Well that part I could get behind, perhaps. :P

The discussion of hate speech is certainly not an abstract one for me. As a black Canadian, I’ve been privy to the kind of racist hatred spewed by those that the social progress of the last century left behind (although, thankfully, comparatively little has been directed at me personally). Every time I hear about a cross burning or a hateful graffiti tag, or when reviewing the nonsense justifications after a black man is physically attacked for the crime of being black, I recognize the harms that hate speech cause. Not in a diffuse “oh this is an interesting issue” sense, but in an “I could be next” sense.

Yet my stance remains fixed. Hate speech laws are too poorly defined to have any legal legitimacy, and are far too likely to end up criminalizing legitimate speech. There are those who say that “it couldn’t happen here” – I find that an incredibly naive argument that was likely used by Americans prior to the rise of the Religious Right. All it takes is a few zealots, the right political climate, and legal precedent, and we end up losing the most precious freedom that is the bedrock of our democracy – the ability to speak. I am in favour of recognizing and condemning hate speech (in fact I think politicians and other public figures should be doing more of that). I can be persuaded into supporting additional fines for hate-based crimes (although I am not currently in favour of them). I simply cannot accept the virtue of deeming certain types of speech illegal.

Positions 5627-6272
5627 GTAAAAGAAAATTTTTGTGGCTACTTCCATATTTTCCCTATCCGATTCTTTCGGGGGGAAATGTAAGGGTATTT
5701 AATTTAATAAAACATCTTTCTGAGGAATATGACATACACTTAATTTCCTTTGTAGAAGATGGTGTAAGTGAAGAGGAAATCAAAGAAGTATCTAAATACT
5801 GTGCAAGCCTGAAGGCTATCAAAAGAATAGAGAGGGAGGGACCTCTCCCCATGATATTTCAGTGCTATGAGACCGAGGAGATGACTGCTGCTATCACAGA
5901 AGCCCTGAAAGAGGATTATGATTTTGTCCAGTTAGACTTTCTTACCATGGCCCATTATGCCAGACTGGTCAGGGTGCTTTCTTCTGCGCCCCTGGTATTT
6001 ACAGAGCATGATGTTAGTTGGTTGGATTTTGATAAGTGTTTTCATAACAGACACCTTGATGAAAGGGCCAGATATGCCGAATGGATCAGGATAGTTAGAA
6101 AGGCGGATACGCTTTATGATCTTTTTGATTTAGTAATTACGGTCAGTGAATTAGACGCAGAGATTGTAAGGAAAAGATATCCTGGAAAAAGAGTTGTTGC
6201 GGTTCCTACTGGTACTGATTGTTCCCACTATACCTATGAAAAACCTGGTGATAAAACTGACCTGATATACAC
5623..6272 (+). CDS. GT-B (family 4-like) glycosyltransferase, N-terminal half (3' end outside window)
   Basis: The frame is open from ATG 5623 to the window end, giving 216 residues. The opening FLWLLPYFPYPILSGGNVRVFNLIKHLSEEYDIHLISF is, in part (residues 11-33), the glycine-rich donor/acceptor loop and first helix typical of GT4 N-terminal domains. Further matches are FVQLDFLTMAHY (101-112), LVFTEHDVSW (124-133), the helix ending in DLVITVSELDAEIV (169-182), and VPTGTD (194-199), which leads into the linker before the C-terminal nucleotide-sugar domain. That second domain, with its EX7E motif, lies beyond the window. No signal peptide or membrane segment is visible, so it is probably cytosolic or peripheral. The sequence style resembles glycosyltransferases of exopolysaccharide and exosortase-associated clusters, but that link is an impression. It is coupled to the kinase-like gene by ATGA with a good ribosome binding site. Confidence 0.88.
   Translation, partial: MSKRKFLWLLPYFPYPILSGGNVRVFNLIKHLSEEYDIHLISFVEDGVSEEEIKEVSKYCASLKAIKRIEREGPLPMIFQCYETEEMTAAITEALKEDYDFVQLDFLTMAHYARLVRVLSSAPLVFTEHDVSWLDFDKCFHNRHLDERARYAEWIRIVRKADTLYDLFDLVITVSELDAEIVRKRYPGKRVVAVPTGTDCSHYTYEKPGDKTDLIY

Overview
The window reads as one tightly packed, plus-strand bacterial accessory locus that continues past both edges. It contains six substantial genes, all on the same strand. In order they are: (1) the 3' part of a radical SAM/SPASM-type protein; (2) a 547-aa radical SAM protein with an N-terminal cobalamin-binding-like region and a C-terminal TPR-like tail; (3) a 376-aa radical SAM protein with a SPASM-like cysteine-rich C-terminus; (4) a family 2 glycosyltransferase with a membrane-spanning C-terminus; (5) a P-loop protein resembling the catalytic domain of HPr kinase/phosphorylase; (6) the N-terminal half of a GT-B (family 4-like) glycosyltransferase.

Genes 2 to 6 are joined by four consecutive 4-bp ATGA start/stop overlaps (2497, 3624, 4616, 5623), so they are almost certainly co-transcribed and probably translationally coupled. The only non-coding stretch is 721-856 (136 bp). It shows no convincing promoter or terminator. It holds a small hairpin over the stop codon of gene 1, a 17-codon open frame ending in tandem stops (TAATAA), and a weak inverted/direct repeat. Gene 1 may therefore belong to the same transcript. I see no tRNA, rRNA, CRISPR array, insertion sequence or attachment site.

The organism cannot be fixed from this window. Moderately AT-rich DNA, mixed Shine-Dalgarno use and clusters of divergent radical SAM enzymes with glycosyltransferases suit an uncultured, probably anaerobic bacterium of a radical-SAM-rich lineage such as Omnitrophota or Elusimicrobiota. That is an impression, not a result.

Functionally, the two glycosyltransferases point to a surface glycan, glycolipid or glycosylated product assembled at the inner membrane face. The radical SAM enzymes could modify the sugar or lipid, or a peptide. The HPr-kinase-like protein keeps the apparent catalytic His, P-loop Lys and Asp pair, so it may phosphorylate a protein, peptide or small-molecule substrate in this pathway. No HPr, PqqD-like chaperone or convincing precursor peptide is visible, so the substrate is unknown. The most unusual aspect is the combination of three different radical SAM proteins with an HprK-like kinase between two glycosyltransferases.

I realize my stance puts me at odds with many that I would otherwise consider allies. I realize that my stance puts me in the same camp with many people whose beliefs I despise. I realize that there are people who are more directly victims of hate speech than I am who heavily favour these laws. None of these realizations are sufficient to sway me from my position – they simply make me desperate to hear a compelling argument refuting it.

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Comments

  1. Eclectic says

    On a related note, I’m very uncomfortable with the entire notion of “hate crime”.

    As far as I can tell, the basic concept is that it’s extra-bad if you take one member of a disliked group and attack them for the evils of the group.

    But how the hell *else* can I protest an abstraction without choosing a concrete examplar to complain about? Is it a hate crime to picket one Wal-Mart store when my objection is to large corporate monopolies? Is it a hate crime to picket Wall Street when shyster bankers are spread out far more?

    Following this logic, it makes perfect sense to protest a gay pride event. Or even a specific gay wedding.

    Is it illegal to have a threatening protest? I suspect the Homestead Strike was seen as quite threatening. Does it take violence on the other side to make it legal?

    Maybe there is a clear line that can be drawn here, but I’m not seeing it.

  2. fastlane says

    Wait.

    You’re Canadian!?!?!

    I’m outta here!!

    I kid. =P Good post. Not sure how much you follow Dispatches, but he’s been saying something similar for a while now. Like Ed, I’m pretty much a free speech absolutist. I’d rather have the bigoted idiots out there, allowed to say (almost) whatever they want. We, in turn, are allowed to respond.

    Even incitement speech should be very very narrowly interpreted.

  3. Etcetera says